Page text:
Head of Equity Strategy, Saxo Bank Group
Summary: Ridesharing firm Lyft is preparing for its initial public offering on the Nasdaq exchange, with the valuation likely to be aggressively positioned and highly dependent on future growth.
In the IPO prospectus, Lyft says that it launched a peer-to-peer marketplace for on-demand ridesharing. While this expression contains several modern corporate buzzwords, a more boring description would be "a taxi company, but without all the regulatory hassles of actual employing the vast number of drivers".
Lyft’s business model is the Silicon Valley arbitrage model on unionised industries; call it a platform and broker self-employment to eliminate cost overhang and streamline the business including binding less capital. Semantics aside, Lyft has done extraordinarily well on the business side if we exclude capital consumption and its financials, as the business has delivered more than one billion cumulative rides.
Lyft’s biggest competitor is Uber, which has also secretly filed with the SEC to go public. The latest public figures indicate that Uber had gross bookings of $50bn in 2018, which is a bit more than four times the size of Lyft. But despite its smaller size on gross bookings, Lyft is able to have a higher revenue percentage of bookings ratio of 26.8% compared to Uber’s around 22.6% in 2018.
Lyft has been growing the business rapidly over the years reaching $2.16bn in net revenue in 2018, up 103.5% from 2017. However, the high growth rate has come at a high cost. The company has had cumulative $2.36bn in operating losses (EBITDA) and is not expected to be profitable anytime soon as the company will likely emphasise growth over profitability to close the gap to Uber, which is the company’s biggest competitor.
We are estimating that Lyft’s revenue growth will decline to around 50% y/y in 2019 as growth rate decay is starting as the company turns into a publicly listed company. We expect the EBITDA margin to improve consistently over the years as Wall Street will likely demand more of a focus on costs than before.
The S-1 filing does not state any price range so we have to lean our valuation considerations on the latest private valuation of $14.5bn. Adding net debt to this number translates into an enterprise value of $17.6bn. As Lyft goes public with negative operating profit, we have to use the EV/Sales ratio to get an idea of the valuation. Lyft’s 12-month forward EV/Sales ratio is around 5.4 which is high compared to the MSCI World Index at 1.9 but less high against the MSCI World Software & Services Index at 4.8.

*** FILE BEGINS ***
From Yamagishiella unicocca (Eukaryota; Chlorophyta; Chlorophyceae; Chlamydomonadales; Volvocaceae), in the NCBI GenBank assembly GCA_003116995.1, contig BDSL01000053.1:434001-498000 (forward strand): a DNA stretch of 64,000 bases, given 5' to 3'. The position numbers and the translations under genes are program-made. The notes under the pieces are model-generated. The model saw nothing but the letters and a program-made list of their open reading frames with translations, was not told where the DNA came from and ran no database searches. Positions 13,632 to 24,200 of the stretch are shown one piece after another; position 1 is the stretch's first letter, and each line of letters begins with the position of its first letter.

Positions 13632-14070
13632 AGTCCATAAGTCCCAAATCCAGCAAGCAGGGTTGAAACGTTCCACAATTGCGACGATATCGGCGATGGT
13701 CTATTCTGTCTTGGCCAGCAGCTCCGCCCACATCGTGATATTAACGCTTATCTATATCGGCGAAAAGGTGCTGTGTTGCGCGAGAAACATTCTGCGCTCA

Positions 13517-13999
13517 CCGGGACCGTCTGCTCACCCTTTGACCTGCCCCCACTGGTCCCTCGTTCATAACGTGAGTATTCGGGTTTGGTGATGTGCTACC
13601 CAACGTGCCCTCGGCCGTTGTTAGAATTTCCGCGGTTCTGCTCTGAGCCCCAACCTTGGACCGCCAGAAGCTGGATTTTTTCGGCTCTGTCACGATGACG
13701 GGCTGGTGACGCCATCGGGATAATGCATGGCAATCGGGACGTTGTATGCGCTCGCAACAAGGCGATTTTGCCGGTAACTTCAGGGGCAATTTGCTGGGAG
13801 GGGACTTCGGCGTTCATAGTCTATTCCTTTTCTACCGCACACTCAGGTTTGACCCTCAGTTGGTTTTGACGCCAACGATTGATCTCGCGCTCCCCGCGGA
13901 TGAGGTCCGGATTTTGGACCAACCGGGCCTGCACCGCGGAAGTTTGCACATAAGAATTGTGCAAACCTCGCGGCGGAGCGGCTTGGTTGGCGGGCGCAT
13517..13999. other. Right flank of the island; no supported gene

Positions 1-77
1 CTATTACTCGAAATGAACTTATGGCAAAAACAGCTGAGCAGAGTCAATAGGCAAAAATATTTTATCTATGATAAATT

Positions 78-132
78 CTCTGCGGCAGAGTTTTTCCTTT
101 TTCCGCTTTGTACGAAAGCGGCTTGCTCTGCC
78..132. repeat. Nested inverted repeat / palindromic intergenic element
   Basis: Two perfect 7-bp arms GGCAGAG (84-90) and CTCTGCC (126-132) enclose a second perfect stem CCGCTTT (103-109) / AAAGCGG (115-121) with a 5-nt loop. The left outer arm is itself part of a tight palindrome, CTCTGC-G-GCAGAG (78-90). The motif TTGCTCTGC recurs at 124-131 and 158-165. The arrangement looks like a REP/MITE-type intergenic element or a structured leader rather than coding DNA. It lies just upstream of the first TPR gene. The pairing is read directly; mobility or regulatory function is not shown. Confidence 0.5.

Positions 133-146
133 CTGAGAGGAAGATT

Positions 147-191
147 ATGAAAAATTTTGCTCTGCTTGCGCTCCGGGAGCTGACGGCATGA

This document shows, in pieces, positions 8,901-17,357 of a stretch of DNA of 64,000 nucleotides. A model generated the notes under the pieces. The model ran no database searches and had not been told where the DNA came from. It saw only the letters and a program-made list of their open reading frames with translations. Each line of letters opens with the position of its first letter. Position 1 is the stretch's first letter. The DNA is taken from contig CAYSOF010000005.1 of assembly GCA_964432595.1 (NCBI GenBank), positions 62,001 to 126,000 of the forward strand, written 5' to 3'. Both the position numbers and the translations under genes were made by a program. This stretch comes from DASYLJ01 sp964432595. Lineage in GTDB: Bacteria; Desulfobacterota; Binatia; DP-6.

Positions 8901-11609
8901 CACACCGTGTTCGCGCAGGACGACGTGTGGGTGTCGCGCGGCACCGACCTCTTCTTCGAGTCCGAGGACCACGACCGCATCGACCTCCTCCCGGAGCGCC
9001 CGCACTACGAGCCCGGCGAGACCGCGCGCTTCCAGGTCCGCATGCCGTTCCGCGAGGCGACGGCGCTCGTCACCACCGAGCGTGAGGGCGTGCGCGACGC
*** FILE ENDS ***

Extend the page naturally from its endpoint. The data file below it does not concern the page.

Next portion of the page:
Snap was less aggressive in that light but still high as the share price declined 33.5% in the subsequent year. Dropbox had a less aggressive valuation but still too high for the market in the following year.
Lyft is an interesting company but the stock will be aggressively valued and pinned on future growth, so everything will depend on the future growth rate decay.
Lyft intends to use the IPO proceeds, which have currently been set to a maximum $100m, to satisfy its anticipated tax withholding and remittance obligations related to the RSU Settlement (RSU stands for restricted stock units).
The S-1 filing does not state what the RSU Settlement actually is, but RSUs are basically non-cash compensation vehicles used by start-ups to grant company shares to employees. This compensation scheme has two benefits. First, it gives companies an opportunity to attract talent early stage; second, it improves cash flow generation and the accounting metrics as we alluded to in our recent critique of stock-based compensation back in December.
The RSU often converts into shares (vesting) during a liquidity event such as an IPO. In this case, employees are taxed on their gains. In many cases, employees are not able to keep all the shares while paying taxes. Most cannot take out a loan to pay the taxes, so most employees are forced to sell some of their shares after the IPO to pay the capital gains taxes on all the shares granted. Companies can choose to pay taxes at vesting or use a single mandatory method. The most common practice is for employees to surrender their shares back to the company which then holds these shares and covers the taxes under a net-settlement process. When the employee later sells the shares, capital gains tax is paid on any appreciation over the market price of the shares on the vesting date.
It is our best estimate that the RSU Settlement covers this arrangement. But the bottom line is that Lyft does not really need capital from the IPO but will use it to create a “liquidity event” for employees holding shares.
Please read our disclaimers:
- Notification on Non-Independent Investment Research (https://www.home.saxo/legal/niird/notification)
- Full disclaimer (https://www.home.saxo/en-gb/legal/disclaimer/saxo-disclaimer)